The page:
Example: Is point2 within a 2000-meter circle around point1?

var point1 = r.point(-117.220406,32.719464);
var point2 = r.point(-117.206201,32.725186);
r.circle(point1, 2000).intersects(point2).run(conn, callback);
// result returned to callback 
true

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line

r.line([lon1, lat1], [lon2, lat1], ...) → line

r.line(point1, point2, ...) → line

Construct a geometry object of type Line. The line can be specified in one of two ways:

  • Two or more two-item arrays, specifying longitude and latitude numbers of the line’s vertices;
  • Two or more Point objects specifying the line’s vertices.

Example: Define a line.

r.table('geo').insert({
    id: 101,
    route: r.line([-122.423246,37.779388], [-121.886420,37.329898])
}).run(conn, callback);

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point

r.point(longitude, latitude) → point

Construct a geometry object of type Point. The point is specified by two floating point numbers, the longitude (−180 to 180) and the latitude (−90 to 90) of the point on a perfect sphere.

Example: Define a point.

r.table('geo').insert({
    id: 1,
    name: 'San Francisco',
    location: r.point(-122.423246,37.779388)
}).run(conn, callback);

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polygon

r.polygon([lon1, lat1], [lon2, lat2], ...) → polygon

r.polygon(point1, point2, ...) → polygon

Construct a geometry object of type Polygon. The Polygon can be specified in one of two ways:

  • Three or more two-item arrays, specifying longitude and latitude numbers of the polygon’s vertices;
  • Three or more Point objects specifying the polygon’s vertices.

Example: Define a polygon.

r.table('geo').insert({
    id: 101,
    rectangle: r.polygon(
        [-122.423246,37.779388],
        [-122.423246,37.329898],
        [-121.886420,37.329898],
        [-121.886420,37.779388]
    )
}).run(conn, callback);

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polygonSub

polygon1.polygonSub(polygon2) → polygon

Use polygon2 to “punch out” a hole in polygon1. polygon2 must be completely contained within polygon1 and must have no holes itself (it must not be the output of polygonSub itself).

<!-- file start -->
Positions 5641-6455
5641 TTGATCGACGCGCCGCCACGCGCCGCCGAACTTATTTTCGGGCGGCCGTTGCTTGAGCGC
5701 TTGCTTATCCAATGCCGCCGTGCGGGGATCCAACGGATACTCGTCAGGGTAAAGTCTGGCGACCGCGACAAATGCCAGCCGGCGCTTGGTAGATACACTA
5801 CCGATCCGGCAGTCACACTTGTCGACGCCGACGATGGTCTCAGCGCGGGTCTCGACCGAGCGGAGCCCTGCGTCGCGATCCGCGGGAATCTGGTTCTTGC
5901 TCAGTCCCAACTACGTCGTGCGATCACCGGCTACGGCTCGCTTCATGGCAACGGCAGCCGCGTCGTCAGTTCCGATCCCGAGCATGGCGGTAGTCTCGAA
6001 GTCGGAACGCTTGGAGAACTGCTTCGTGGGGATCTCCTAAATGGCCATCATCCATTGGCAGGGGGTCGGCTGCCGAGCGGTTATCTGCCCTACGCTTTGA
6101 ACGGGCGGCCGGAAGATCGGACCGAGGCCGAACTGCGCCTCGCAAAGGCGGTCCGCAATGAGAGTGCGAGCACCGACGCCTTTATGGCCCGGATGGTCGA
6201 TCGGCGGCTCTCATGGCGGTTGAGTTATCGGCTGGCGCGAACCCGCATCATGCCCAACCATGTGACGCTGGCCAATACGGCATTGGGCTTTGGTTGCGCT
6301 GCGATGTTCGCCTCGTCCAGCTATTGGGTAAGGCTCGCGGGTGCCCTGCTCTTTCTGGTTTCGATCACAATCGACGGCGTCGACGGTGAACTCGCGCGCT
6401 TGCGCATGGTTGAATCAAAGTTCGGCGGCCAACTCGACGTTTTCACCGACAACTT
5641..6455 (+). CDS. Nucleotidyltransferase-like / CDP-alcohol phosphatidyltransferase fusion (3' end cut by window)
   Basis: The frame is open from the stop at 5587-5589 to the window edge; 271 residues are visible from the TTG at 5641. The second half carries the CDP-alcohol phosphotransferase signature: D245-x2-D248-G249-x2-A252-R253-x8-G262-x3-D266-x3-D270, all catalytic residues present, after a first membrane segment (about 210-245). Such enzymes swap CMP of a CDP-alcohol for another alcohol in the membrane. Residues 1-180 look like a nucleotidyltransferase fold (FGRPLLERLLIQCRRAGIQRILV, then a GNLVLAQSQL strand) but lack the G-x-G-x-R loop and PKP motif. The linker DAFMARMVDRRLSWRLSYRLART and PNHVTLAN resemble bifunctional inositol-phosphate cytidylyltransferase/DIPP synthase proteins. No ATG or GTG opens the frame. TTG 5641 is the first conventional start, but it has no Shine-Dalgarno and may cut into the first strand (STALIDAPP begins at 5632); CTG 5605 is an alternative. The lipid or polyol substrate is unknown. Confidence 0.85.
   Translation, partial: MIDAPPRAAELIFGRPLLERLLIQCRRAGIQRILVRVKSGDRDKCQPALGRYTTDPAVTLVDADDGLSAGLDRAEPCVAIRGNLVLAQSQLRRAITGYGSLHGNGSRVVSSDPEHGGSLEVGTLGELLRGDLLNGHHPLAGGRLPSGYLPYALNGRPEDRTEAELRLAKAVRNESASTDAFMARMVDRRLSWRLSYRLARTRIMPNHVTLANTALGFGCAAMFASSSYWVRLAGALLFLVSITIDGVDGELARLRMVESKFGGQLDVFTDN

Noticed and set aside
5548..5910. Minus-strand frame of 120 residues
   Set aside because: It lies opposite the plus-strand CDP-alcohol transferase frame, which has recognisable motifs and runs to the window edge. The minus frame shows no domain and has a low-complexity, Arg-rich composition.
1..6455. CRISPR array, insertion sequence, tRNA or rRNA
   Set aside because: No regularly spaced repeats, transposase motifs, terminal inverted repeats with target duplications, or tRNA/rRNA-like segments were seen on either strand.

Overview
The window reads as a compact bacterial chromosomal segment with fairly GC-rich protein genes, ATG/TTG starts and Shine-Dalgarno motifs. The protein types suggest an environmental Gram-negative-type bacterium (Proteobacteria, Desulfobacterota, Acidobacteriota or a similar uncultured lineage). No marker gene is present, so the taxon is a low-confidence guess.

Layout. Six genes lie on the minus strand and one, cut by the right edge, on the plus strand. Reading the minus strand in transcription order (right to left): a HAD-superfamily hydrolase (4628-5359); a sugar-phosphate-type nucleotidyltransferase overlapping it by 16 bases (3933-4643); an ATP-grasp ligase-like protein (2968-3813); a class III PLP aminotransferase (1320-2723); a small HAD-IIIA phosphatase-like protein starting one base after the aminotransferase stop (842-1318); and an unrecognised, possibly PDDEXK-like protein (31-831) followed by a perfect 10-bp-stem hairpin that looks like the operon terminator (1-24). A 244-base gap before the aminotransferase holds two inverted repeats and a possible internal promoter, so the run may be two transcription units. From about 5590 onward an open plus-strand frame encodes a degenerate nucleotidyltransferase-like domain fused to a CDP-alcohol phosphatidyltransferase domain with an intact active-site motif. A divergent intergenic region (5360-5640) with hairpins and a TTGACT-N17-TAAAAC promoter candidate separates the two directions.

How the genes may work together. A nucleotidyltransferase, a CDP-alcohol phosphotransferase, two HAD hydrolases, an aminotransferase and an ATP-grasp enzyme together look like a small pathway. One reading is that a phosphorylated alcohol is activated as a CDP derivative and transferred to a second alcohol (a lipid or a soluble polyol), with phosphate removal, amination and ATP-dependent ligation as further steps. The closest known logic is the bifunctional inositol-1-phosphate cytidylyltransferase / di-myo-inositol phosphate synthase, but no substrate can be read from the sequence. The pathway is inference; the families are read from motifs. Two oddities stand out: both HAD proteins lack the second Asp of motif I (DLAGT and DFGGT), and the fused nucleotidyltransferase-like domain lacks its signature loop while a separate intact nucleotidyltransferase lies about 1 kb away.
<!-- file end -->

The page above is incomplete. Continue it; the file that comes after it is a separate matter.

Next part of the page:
Example: Define a polygon with a hole punched in it.

var outerPolygon = r.polygon(
    [-122.4,37.7],
    [-122.4,37.3],
    [-121.8,37.3],
    [-121.8,37.7]
);
var innerPolygon = r.polygon(
    [-122.3,37.4],
    [-122.3,37.6],
    [-122.0,37.6],
    [-122.0,37.4]
);
outerPolygon.polygonSub(innerpolygon).run(conn, callback);

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Administration

config

table.config() → selection<object>

database.config() → selection<object>

Query (read and/or update) the configurations for individual tables or databases.

Example: Get the configuration for the users table.

> r.table('users').config().run(conn, callback);

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rebalance

table.rebalance() → object

database.rebalance() → object

Rebalances the shards of a table. When called on a database, all the tables in that database will be rebalanced.

Example: Rebalance a table.

> r.table('superheroes').rebalance().run(conn, callback);

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reconfigure

table.reconfigure({shards: <s>, replicas: <r>[, primaryReplicaTag: <t>, dryRun: false}]) → object

database.reconfigure({shards: <s>, replicas: <r>[, primaryReplicaTag: <t>, dryRun: false}]) → object

Reconfigure a table’s sharding and replication.

Example: Reconfigure a table.

> r.table('superheroes').reconfigure({shards: 2, replicas: 1}).run(conn, callback);

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status

table.status() → selection<object>

Return the status of a table.

Example: Get a table’s status.

> r.table('superheroes').status().run(conn, callback);

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wait

table.wait([{waitFor: 'ready_for_writes', timeout: <sec>}]) → object

database.wait([{waitFor: 'ready_for_writes', timeout: <sec>}]) → object

r.wait([{waitFor: 'ready_for_writes', timeout: <sec>}]) → object

Wait for a table or all the tables in a database to be ready. A table may be temporarily unavailable after creation, rebalancing or reconfiguring. The wait command blocks until the given table (or database) is fully up to date.

Example: Wait for a table to be ready.

> r.table('superheroes').wait().run(conn, callback);